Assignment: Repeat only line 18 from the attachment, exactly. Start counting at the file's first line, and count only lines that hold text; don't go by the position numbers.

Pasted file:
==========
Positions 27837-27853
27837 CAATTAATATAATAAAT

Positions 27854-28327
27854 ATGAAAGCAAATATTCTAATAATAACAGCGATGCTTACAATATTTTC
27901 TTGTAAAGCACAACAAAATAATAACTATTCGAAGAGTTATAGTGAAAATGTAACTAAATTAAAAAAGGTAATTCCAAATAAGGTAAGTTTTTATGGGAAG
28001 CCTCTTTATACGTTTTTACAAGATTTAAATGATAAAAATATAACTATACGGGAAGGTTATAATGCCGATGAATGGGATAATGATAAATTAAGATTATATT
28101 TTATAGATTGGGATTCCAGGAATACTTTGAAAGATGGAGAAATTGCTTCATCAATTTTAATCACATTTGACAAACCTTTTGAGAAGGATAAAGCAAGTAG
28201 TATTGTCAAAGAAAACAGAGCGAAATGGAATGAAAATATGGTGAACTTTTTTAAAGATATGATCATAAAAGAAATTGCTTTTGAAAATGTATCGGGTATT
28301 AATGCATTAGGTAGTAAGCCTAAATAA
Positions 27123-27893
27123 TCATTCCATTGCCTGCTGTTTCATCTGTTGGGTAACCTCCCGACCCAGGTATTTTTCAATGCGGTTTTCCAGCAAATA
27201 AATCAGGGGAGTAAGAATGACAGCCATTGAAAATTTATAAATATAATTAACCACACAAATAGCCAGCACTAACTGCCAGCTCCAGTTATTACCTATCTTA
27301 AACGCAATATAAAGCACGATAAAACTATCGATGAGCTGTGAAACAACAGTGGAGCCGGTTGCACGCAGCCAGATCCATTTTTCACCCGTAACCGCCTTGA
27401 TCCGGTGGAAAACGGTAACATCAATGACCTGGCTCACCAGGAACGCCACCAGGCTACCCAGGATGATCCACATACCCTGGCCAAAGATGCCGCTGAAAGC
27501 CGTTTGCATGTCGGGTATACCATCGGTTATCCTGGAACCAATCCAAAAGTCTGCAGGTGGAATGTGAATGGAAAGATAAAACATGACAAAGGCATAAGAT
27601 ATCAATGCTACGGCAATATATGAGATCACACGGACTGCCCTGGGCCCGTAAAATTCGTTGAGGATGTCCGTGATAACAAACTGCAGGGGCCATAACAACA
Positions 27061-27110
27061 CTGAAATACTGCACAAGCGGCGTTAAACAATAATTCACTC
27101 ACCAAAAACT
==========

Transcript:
27061 CTGAAATACTGCACAAGCGGCGTTAAACAATAATTCACTC